Back in April, when I was sitting comfortably in my house in Austin telling friends and co-workers that I was putting my life on hold for the next 4 months to join a sailing expedition from Hawaii to California while a “crazy Frenchman” swims 300 NM through the Great Pacific Garbage Patch – the only words I felt some people heard were “Hawaii” and “Sail.” Which sounds like a pretty great vacation.
Often times the real reason for this expedition – raising awareness to the unseen affect single-use plastics have on our oceans – fell to the wayside. That’s not to say that this is not a concern of these very well-intentioned people, but it was more so the allure of escaping from everyday life that clouded what I and nine others were about to embark on. To be fair, had roles been reversed, my mind would have jumped to the same conclusion.
If I did have any allusions that this was going to be an extended sunset sail through the Pacific, that misconception was erased on my first night aboard “I Am Ocean” nearly five weeks ago. The two adjectives that popped into my head that evening were ‘hot’ and ‘cramped’. Now that we’re a week into the expedition, I can add ‘constantly rolling.’
This boat was built for speed, not comfort. Every space onboard is used to its fullest. There are no creature comforts here. All four sleeping cabins, two aft and two mid-ship, which are the size of most walk-in closets, house our crew of ten (I’ll let you do the math on that), our minimal belongings and all of the food we’ll need for the remaining 80-odd days we have left at sea.
The saloon and galley, where we cook, eat and do all of the non-sailing work is at a perpetual lean depending on the current tack and it is generally 20 degrees warmer than the fresh air on deck. If you dare explore the bow of the boat you’ll find one head (bathroom from those uninitiated to sailing life) and our science lab which still has look of an airplane lavatory if you were to replace the mirror, soap and toilet paper with viles of collected plastics, science protocols written on a mini whiteboard and all of the science supplies we’ll need for this expedition.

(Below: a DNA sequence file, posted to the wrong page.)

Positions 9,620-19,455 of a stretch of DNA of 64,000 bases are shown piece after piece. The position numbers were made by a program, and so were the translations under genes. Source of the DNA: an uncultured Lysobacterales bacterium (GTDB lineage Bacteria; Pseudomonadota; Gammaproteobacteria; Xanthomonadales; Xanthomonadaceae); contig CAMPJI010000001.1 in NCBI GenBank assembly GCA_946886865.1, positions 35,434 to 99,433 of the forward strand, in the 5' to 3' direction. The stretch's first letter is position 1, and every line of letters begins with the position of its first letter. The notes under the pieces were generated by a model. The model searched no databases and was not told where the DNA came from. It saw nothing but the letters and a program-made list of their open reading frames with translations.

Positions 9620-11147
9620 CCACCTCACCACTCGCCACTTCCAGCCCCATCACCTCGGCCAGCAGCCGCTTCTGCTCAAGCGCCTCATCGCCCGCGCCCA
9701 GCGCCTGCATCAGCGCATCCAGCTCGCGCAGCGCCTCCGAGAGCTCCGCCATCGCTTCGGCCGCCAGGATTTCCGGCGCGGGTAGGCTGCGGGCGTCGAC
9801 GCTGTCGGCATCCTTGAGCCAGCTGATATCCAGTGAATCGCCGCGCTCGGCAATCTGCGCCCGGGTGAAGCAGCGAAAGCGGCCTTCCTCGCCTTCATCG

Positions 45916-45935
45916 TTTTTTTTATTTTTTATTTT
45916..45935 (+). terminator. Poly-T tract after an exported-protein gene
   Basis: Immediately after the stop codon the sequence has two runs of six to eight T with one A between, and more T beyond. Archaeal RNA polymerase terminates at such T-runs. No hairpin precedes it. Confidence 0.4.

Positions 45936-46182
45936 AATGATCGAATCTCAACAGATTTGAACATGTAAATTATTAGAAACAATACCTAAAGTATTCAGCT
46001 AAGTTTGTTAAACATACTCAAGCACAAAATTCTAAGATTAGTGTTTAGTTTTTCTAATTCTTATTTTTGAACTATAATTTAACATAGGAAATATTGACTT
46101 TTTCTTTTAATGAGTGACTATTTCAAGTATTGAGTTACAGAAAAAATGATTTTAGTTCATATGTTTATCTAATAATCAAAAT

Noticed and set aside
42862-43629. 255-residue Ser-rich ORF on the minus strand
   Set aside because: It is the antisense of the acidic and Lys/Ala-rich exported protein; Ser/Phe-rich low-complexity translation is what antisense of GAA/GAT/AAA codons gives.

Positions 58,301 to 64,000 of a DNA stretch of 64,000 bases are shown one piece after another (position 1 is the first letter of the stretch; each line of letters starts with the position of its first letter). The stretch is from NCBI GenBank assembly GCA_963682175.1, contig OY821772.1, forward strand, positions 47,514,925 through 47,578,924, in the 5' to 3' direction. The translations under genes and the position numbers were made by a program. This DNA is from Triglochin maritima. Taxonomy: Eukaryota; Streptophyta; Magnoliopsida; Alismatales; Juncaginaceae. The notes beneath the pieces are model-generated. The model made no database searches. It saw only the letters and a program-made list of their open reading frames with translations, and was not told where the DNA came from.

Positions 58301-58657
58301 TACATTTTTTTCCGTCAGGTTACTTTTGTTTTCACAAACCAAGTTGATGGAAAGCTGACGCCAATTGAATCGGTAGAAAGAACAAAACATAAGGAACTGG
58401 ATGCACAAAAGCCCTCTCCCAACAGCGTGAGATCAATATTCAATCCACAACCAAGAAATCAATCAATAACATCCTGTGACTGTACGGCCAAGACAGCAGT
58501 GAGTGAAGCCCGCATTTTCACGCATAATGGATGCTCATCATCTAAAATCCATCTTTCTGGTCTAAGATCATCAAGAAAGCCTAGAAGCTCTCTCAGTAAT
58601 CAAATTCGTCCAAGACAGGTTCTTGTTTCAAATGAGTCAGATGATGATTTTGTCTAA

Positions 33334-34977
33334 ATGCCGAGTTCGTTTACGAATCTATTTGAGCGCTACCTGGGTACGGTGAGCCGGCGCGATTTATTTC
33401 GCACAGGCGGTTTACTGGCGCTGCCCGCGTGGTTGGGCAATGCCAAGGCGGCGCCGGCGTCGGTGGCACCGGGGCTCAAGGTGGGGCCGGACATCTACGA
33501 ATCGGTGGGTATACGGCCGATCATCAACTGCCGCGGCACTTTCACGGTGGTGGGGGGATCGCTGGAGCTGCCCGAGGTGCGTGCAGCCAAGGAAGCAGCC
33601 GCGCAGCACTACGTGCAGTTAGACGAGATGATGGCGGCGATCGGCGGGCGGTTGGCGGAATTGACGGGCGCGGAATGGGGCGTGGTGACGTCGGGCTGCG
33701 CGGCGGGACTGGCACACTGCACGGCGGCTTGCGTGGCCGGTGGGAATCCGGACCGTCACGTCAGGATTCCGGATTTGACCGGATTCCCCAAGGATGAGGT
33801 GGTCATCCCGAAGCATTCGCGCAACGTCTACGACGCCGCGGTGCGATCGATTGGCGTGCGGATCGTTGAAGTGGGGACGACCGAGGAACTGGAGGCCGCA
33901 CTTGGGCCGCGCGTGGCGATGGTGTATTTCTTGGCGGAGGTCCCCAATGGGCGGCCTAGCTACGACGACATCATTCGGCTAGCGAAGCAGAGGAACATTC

There are also two more cabins which hold a hodgepodge of gear, tools, food and our two luxury items on board: a refrigerator and a freezer – which are smaller than anything you’d see in a college dormitory. Finally, the last space on board is the sail locker. This is a triangle space at the bow holds our sails and extra lines. It is also a makeshift crew confessional booth. Here, the crew can climb up to the video camera stationed in the corner and record their thoughts each day. I learned the hard way that attempting this procedure on a rough day is a potentially vomit inducing endeavor.
While life on board it hard and is far from a sunset cruise – I could not have asked for a better group of people to be alone with in the middle of the Pacific Ocean. Everyone has their own unique talents and nobody is afraid to lend a hand or teach others new skills. I learn something about sailing, life and myself each and everyday. While I miss my friends and family, I wouldn’t give this experience up for anything – but a cold beer sure would be nice.
David – Digital and social strategist
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Photo credits @joshmunoz & @sea.marshall
6 thoughts on “[DAY 8] Comfort is not on the menu”
David, love it! Keep writing! dad/mom, and all your family and friends back in the US! Stay safe!
Wow!!! What an incredible experience. I can only imagine all the life lessons! Sounds like you are embracing them all. I look forward to your next report. You write beautifully… like your Dad!!
David, thanks to you and all your fellow adventurers in bringing focus on this important issue. Judy and I along with David and Susan Miclette has a single night sailing comparable to what your experiencing and that was plenty, thank you. All the best. Charles Tate
David, we are following you everyday…this is an experience of a lifetime!!! Stay safe and keep writing! I am forwarding this to your cousins!!! So proud of you! We love you lots! Mimi and Jerry
What an incredible trip/experience David;
So many put off a great experience like yours by saying “I’ll do it later” and frequently, later never comes;
The issue you’re bringing focus to is beyond important in our world today; thanks for taking up the challenge and enjoy the rest of this amazing excursion;
David: Love hearing about this amazing expedition firsthand! Keep the narrative coming! Molly and I are thrilled that you are part of this extraordinary endeavor! Ben could not do this without able (and quick learning) crew members like you! We can’t wait to hear all the details when you get back to Austin! Randy Sarosdy and Molly Bray